2015.61: Unlawful Disclosure or Promotion of Intimate Visual Material

Texas’s new revenge-porn statute, Texas Penal Code Section 21.16, is effective 9/1/2015. It’s unconstitutional (content-based restriction on speech, and no recognized exception applies), but it’s “only” a class A misdemeanor, so defendants will be less motivated to take the time and spend the money to hire me to fight it, and lawyers taking their cases will be less motivated to seek my help:

(a) In this section:
(1) “Intimate parts” means the naked genitals, pubic area, anus, buttocks, or female nipple of a person.
(2) “Promote” means to procure, manufacture, issue, sell, give, provide, lend, mail, deliver, transfer, transmit, publish, distribute, circulate, disseminate, present, exhibit, or advertise or to offer or agree to do any of the above.
(3) “Sexual conduct” means sexual contact, actual or simulated sexual intercourse, deviate sexual intercourse, sexual bestiality, masturbation, or sadomasochistic abuse.
(4) “Simulated” means the explicit depiction of sexual conduct that creates the appearance of actual sexual conduct and during which a person engaging in the conduct exhibits any uncovered portion of the breasts, genitals, or buttocks.
(5) “Visual material” means:
(A) any film, photograph, videotape, negative, or slide or any photographic reproduction that contains or incorporates in any manner any film, photograph, videotape, negative, or slide; or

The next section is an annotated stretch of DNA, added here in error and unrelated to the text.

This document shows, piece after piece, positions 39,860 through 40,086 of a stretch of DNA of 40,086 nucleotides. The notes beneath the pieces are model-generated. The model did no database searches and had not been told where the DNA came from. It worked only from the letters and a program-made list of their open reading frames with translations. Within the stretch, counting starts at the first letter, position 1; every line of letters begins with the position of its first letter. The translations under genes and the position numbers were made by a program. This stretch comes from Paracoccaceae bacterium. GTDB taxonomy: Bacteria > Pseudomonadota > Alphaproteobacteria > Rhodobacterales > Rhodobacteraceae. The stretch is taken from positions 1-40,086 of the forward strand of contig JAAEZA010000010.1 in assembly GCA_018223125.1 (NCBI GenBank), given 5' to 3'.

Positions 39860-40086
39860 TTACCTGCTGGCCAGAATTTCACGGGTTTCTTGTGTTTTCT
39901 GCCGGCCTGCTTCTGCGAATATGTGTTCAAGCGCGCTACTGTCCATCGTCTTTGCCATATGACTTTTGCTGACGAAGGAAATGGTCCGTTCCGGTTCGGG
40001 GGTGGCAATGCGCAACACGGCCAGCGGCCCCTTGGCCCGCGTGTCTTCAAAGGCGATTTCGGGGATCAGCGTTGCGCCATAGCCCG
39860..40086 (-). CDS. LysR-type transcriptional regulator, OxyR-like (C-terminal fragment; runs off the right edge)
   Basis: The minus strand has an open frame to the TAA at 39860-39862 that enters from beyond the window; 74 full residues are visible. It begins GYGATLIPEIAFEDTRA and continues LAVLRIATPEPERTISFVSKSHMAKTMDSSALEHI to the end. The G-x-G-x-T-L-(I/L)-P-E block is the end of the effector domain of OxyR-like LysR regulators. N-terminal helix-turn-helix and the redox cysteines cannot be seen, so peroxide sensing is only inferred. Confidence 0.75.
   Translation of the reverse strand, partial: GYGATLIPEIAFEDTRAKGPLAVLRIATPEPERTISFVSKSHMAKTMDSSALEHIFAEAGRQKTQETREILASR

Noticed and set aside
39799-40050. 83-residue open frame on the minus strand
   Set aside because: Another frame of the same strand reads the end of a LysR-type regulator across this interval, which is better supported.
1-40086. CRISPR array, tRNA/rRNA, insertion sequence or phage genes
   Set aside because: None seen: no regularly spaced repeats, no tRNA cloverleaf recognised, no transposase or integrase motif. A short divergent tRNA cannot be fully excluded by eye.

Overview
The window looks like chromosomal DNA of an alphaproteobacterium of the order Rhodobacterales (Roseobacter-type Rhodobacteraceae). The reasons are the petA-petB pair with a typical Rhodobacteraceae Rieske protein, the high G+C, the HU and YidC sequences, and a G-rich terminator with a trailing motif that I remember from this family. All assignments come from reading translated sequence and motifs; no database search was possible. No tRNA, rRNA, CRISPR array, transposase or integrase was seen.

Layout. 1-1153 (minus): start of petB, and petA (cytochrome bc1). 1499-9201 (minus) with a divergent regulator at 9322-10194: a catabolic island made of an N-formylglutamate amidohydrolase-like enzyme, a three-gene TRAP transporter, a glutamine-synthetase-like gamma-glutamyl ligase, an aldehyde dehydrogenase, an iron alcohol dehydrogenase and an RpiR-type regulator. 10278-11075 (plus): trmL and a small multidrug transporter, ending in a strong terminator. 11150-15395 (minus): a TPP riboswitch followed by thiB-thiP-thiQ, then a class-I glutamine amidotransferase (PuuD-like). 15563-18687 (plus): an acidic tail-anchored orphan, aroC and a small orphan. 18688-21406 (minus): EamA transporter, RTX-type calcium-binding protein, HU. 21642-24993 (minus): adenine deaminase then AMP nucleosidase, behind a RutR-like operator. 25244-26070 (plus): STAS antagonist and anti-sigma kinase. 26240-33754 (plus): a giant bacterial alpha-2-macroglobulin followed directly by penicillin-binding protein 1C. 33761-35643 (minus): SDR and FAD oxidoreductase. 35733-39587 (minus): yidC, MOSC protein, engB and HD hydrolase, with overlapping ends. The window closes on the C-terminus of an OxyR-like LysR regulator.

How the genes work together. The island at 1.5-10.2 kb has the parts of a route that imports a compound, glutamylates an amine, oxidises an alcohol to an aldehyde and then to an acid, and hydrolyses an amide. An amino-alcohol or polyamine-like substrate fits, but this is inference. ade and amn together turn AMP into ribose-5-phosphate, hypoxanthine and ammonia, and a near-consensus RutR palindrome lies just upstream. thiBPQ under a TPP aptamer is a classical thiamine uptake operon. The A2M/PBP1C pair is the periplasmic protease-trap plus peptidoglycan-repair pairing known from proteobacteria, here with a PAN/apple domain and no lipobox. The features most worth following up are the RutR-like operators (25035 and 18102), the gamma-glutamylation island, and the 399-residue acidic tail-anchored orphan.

(B) any disk, diskette, or other physical medium that allows an image to be displayed on a computer or other video screen and any image transmitted to a computer or other video screen by telephone line, cable, satellite transmission, or other method.
(b) A person commits an offense if:
(1) without the effective consent of the depicted person, the person intentionally discloses visual material depicting another person with the person’s intimate parts exposed or engaged in sexual conduct;
(2) the visual material was obtained by the person or created under circumstances in which the depicted person had a reasonable expectation that the visual material would remain private;
(3) the disclosure of the visual material causes harm to the depicted person; and